Guatemalan cuisine

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Fiambre is a traditional food from Guatemala eaten on November 1 and 2. Guatemala, like many other Catholic countries, celebrates the Day of the Dead (Día de los Muertos) and the All Saints Day (Día de los Santos). It's a chilled salad that may be made from over 50 ingredients.

Many traditional foods in Guatemalan cuisine are based on Maya cuisine and prominently feature corn, chilis and beans as key ingredients.

There are also foods that are commonly eaten on certain days of the week. For example, it is a popular custom to eat paches (a kind of tamale made from potatoes) on Thursday. Certain dishes are also associated with special occasions, such as fiambre for All Saints Day on November 1 and tamales, which are common around Christmas.

Varieties of Guatemalan tamales[edit]

There are reportedly hundreds of varieties of tamales throughout Guatemala. The key variations include the ingredients in the masa or dough (corn, potatoes, rice), in the filling (meat, fruits, nuts), and what it is wrapped with (leaves, husks). Tamales in Guatemala tend to be wrapped in green 'maxan' leaves (Calathea lutea), while Chuchitos hi — which resemble Mexican tamales — are wrapped in corn husks. The masa is made out of corn that is not sweet, such as what is known as feed corn in the U.S.A. In Guatemala, this non-sweet corn is called maize and the corn that Americans are used to eating on the cob (sweet corn), Guatemalans call elote. Tamales in Guatemala are more typically wrapped in plantain or banana leaves and maxan leaves than corn husks. Additionally Guatemalan tamales use cooked masa, which is prepared in a time-consuming process that requires a significant amount of work.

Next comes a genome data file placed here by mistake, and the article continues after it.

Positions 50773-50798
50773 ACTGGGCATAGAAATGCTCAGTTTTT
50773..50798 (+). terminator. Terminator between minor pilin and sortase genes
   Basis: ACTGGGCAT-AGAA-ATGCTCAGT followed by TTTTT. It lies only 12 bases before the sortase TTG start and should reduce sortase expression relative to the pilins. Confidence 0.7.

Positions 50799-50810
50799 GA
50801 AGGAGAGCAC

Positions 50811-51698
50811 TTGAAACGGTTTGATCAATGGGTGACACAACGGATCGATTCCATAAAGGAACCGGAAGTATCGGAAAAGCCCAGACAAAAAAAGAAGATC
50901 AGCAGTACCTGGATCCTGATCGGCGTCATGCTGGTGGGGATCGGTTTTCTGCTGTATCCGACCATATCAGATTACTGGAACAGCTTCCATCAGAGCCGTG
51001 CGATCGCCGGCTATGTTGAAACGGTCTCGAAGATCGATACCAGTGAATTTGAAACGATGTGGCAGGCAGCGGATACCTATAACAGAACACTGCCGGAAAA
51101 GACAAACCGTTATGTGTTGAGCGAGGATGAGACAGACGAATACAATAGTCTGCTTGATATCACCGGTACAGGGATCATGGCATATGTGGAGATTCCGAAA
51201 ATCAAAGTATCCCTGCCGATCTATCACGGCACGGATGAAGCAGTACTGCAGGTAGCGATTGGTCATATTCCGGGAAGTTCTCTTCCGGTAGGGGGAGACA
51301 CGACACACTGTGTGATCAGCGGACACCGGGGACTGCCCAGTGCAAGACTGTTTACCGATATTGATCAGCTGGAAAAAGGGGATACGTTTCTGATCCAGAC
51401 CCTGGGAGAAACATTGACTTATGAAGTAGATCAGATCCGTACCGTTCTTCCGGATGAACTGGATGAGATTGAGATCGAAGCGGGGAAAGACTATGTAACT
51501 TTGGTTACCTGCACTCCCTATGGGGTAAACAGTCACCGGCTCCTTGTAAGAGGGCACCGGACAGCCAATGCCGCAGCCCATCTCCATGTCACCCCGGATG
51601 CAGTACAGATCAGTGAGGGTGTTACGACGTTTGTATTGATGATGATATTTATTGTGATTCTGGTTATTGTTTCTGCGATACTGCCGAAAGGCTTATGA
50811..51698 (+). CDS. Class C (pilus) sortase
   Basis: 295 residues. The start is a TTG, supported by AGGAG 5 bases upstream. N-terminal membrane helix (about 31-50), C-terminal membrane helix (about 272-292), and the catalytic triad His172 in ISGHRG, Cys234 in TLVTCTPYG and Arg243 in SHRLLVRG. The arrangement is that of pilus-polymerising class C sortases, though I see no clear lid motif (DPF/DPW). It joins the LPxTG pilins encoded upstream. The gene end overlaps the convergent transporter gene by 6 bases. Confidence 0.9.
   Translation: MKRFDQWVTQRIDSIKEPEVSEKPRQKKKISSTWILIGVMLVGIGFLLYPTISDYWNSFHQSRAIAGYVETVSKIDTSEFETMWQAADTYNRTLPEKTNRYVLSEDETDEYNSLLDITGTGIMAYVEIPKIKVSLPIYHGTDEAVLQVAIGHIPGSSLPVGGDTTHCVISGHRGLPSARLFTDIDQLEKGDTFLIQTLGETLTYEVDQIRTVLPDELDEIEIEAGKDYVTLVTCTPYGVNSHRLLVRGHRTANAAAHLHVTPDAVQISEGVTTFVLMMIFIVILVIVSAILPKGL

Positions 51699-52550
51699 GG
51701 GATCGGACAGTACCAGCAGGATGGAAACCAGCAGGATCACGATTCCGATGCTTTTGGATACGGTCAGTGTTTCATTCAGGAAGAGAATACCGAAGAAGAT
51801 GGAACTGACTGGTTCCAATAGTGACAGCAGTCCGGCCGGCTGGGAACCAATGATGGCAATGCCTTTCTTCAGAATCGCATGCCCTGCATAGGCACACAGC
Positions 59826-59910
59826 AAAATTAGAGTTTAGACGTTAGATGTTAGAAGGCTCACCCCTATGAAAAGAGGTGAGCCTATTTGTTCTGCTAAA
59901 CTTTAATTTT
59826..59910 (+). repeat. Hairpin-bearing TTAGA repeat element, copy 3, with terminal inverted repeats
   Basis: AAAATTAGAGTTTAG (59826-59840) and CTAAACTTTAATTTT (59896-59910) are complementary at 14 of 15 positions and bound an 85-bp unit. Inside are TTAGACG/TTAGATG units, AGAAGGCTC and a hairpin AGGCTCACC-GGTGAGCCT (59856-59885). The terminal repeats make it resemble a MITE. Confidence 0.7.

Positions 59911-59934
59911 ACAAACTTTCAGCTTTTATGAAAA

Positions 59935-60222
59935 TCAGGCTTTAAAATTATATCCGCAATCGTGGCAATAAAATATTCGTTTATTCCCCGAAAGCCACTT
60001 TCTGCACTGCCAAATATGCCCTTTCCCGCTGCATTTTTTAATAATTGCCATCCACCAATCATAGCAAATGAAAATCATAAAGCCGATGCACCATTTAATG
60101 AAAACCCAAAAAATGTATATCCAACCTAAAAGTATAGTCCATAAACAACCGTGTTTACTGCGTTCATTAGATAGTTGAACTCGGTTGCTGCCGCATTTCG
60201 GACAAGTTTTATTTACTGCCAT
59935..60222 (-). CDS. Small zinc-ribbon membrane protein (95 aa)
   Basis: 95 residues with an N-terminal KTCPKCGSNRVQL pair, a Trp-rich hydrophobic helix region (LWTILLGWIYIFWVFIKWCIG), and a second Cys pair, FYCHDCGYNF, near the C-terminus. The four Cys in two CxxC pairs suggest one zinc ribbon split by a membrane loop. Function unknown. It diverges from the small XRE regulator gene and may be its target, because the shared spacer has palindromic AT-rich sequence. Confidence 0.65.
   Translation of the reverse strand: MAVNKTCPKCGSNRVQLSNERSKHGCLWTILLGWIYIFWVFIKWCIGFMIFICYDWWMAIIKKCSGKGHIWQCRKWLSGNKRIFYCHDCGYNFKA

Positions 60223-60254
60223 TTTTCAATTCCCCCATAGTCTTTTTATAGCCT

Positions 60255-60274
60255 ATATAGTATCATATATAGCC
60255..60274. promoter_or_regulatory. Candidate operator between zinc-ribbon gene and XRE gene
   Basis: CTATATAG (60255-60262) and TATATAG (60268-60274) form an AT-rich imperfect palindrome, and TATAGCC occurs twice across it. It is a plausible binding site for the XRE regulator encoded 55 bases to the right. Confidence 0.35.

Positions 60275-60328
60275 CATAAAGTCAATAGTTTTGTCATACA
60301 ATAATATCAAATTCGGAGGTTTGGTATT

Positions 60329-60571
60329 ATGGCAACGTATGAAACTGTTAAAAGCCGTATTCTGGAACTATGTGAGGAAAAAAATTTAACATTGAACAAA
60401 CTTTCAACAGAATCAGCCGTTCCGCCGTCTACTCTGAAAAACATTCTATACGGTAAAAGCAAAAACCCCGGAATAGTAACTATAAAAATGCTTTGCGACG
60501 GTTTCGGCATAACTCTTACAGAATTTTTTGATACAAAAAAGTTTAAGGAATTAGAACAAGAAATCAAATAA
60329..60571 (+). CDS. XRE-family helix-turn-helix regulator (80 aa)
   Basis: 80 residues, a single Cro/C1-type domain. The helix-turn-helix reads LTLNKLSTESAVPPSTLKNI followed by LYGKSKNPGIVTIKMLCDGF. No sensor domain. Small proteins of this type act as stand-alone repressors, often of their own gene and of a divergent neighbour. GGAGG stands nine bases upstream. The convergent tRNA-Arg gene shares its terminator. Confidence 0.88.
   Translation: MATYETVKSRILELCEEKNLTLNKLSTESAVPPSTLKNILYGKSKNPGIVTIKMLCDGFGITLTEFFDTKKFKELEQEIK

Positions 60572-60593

List of typical foods[edit]

Main dishes[edit]

  • Tapado, seafood soup with green plantain slices
  • Chiles rellenos, bell peppers stuffed with meat and vegetables, covered in whipped egg whites and fried
  • Gallo en chicha, rooster stew
  • Pepián de indio (19th century recipe), meat and vegetable stew in a thick recado sauce
  • Subanik, meat and vegetable stew in spicy sauce [1]
  • Kak'ik, turkey soup with "ik" (a spicy chili from Cobán often eaten on New Year's Day)
  • Caldo de res or cocido, beef and vegetable soup
  • Caldo de gallina, hen soup
  • Jocón, chicken stewed in a green sauce
  • Hilachas, shredded beef meat in a red sauce
  • Güicoyitos rellenos, stuffed zucchini
  • Pollo a la cerveza, chicken in a beer sauce
  • Pollo guisado, Spanish chicken stew
  • Carne guisada, meat stew
  • Chuletas fascinante - "Fascinating Chops", a breaded pan-fried pork chop
  • Ensalada en escabeche, picked vegetable salad
  • Pollo encebollado, chicken in an onion-based sauce
  • Estofado, beef, potato and carrot stew
  • Revolcado, tomato-based stew with spices and cow’s underbelly
  • Pollo en crema, chicken in cream-based sauce
  • Carne adobada, marinated preserved beef
  • Pulique, yet another kind of meat and vegetable stew
  • Mole de platanos, fried plantain slices in a chocolate-based sauce (not a sweet dish)

Desserts[edit]

Snacks[edit]

Traditional food "Día de todos los Santos" (Nov 1st)[edit]

Other[edit]

See also[edit]

References[edit]

External links[edit]